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Finding a Good Gynecologist

When I was a little girl, I thought the most embarrassing and uncomfortable experience at the doctor’s office was when the nurse pulled down my pants and shoved a needle into my puny butt cheek. And then I became a woman.

No woman enjoys the gynecologist (although I do prefer it to the dentist, which is a whole other story). What fun stuff happens at the gynecologist? Oh yeah, great stuff like:

  • Wearing a tissue-thin paper gown shaped like a rectangle.
  • Getting yourself into a lie-down/squat position and stretching your knees from east to west.
  • Having a speculum inserted into your private area and twisted like a car jack.
  • Attempting to carry on casual conversation with the doctor who is peeking, poking, and prodding all of your girly parts.

[Insert super-sarcastic tone]: Yeah, great stuff.

Yet maturity involves choosing a bit of discomfort now for the best results in the future, so we adults go to the doctor to have our health checked and physical symptoms resolved. In fact, we are blessed to live in an era in which treatment and healing are available for illnesses and difficulties which caused significant pain or death in the past.

I have one of those childbirth stories that ends with “Thank goodness for modern medicine.”Woman doctor illustration

Photo credit: Microsoft Word Clip Art

So your gynecologist is important. This person will help you maintain your feminine health and, if you birth children, will deliver your babies. You need someone whose medical expertise you can fully trust.

You also need a gynecologist with whom you can discuss your sex life. Throughout your married life, you may face physical challenges that interfere with healthy sexual intimacy. They could range from minor yeast infections to hormonal changes affecting your sex drive to more severe issues like vaginismus. If at some point you face an illness or surgery, you want to be able to discuss, for instance, not only the mastectomy but how it is impacting intimacy with your husband. You need a doctor who will listen to you, show compassion, and pursue solutions when difficulties arise.

Here are some questions for choosing a gynecologist:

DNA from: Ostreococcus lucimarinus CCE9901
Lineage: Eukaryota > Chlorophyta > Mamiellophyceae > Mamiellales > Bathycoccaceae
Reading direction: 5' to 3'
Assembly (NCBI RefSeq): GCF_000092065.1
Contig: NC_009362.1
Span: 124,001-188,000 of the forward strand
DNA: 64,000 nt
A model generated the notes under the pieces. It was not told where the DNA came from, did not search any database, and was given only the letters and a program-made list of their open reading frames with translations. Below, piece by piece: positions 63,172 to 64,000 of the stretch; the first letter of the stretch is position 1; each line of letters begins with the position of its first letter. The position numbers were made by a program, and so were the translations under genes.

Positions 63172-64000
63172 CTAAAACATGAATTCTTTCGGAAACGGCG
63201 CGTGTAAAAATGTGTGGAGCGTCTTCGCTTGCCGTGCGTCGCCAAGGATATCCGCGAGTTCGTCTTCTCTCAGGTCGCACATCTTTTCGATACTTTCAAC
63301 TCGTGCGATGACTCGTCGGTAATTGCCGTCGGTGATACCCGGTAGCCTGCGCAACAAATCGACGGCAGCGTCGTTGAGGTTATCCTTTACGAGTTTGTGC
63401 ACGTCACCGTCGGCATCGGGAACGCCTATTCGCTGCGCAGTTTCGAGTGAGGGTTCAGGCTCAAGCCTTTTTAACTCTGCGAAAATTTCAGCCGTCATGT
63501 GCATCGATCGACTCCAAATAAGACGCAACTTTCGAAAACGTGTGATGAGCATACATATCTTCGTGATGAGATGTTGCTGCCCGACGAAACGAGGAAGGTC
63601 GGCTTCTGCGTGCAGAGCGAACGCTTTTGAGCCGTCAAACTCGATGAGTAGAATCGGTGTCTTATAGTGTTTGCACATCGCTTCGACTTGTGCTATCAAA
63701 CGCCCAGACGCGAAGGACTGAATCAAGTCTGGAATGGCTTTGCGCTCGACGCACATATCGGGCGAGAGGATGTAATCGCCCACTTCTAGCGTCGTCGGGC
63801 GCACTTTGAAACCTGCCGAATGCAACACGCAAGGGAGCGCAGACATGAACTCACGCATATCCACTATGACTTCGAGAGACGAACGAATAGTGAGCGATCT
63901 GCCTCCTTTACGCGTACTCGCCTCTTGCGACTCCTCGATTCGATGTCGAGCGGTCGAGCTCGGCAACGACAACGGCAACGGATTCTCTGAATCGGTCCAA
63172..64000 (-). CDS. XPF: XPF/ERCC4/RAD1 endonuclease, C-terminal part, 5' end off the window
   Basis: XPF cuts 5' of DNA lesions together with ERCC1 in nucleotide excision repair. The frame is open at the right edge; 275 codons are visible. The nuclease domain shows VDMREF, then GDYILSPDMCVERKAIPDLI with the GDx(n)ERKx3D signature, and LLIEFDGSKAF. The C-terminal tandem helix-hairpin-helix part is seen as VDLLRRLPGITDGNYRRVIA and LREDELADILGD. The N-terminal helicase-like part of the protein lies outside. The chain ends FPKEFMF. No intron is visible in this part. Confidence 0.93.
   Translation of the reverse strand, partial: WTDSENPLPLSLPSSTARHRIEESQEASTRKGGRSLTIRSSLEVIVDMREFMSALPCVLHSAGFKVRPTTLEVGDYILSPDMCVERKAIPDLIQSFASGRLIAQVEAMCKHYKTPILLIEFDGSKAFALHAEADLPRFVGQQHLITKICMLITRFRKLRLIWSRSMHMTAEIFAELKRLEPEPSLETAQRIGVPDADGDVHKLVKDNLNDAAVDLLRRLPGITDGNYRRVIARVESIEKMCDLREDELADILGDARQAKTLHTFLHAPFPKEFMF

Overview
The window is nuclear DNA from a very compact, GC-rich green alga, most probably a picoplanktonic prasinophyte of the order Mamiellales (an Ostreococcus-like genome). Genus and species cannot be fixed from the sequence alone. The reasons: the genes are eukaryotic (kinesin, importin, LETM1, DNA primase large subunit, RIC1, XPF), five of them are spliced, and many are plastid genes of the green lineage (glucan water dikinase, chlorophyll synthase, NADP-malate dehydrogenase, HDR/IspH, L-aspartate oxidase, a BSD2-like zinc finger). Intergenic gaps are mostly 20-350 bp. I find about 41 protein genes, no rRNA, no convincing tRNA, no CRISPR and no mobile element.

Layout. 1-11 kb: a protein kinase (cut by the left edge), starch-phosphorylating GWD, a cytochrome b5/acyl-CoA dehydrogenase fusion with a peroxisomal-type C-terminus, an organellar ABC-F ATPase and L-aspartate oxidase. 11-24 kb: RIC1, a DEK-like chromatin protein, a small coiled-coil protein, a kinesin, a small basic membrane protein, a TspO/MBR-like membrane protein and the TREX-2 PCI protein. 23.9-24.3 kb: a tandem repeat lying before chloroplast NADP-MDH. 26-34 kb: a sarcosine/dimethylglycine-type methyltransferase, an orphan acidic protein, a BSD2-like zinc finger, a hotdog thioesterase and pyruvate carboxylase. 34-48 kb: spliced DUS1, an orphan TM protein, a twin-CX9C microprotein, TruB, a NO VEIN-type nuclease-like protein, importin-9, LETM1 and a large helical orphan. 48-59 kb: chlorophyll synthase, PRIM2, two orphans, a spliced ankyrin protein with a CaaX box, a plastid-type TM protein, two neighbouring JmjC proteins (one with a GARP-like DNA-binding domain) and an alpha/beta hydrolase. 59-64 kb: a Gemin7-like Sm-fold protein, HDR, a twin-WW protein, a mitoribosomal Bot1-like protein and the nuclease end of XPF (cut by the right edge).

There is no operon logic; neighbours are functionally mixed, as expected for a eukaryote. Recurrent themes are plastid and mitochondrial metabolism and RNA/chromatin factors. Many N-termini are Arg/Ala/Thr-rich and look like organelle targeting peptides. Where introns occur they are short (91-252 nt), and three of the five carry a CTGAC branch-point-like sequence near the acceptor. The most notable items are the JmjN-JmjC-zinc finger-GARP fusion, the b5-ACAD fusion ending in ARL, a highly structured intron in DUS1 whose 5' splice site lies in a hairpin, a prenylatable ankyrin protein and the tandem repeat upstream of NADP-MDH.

Am I comfortable in their presence? You need to be comfortable in their office. You will be talking about your body’s issues, exposing your private areas, and relying on their medical advice. A lot of women believe they will be more comfortable with a female doctor. (However, I have had several female gynecologists and one male. Hands down, the male doctor was the most compassionate; if he hadn’t retired, I’d be with him still.) You indeed may find that you speak more easily to someone in your age group or with similar life circumstances. You may prefer a parental type. But whatever your preference is, make sure you are comfortable in that exam room — as much as you can be in a paper gown — and can open up.

Do they listen to my concerns? Does your appointment feel rushed, allowing you little time to converse about your health? Are you given an opportunity to ask questions and present concerns? When you describe what you’re experiencing, does your doctor restate the issue to ensure understanding and ask follow-up questions? Does he or she believe what you describe? For instance, if you report severe menstrual cramping or pain in sexual intercourse, is that report taken seriously or dismissed as “normal”? Do you feel like your doctor wants to know how you’re doing? Your doctor needs to listen carefully to your concerns. You want to make sure that he does not overlook health issues that can be addressed and treated.

What health model do they use? Two issues in particular are that they have reasons for doing what they do and that their beliefs regarding medical intervention align with your own. Your doctor needs to be able to adequately explain her approach, reasoning, and course of action. As to belief systems aligning, some people are comfortable with a traditional medical model in which a condition is diagnosed and an accompanying treatment is prescribed. Others desire “alternative health” treatments, including herbal supplements, chiropractic manipulation, and other approaches. Some want their doctor to address dietary choices in detail; others do not. Ultimately, this is your body and your health. I won’t tell you which track I take, but you need to be convinced of the path you and your doctor are taking.

This can be especially important with childbirth. There are a number of choices available now — with home births, midwives, obstetricians, hospitals, Lamaze, C-sections, etc. Study the options thoroughly and choose a doctor who supports your approach.

(This one is hard for me to leave alone, given my experience. I advise that if you choose a nontraditional route, be sure that emergency care is readily available if needed.)

Do they stay updated on medical and health issues? There are medical researchers all across the nation and around the world. Health and medicine are areas in which we make new discoveries all the time. Breast cancer used to be an automatic killer; it’s not now. Women with placenta abruptia or previa in childbirth used to die of hemorrhaging; they rarely do now. Better screenings, medicines, treatments, etc. have increased our ability to address many feminine issues.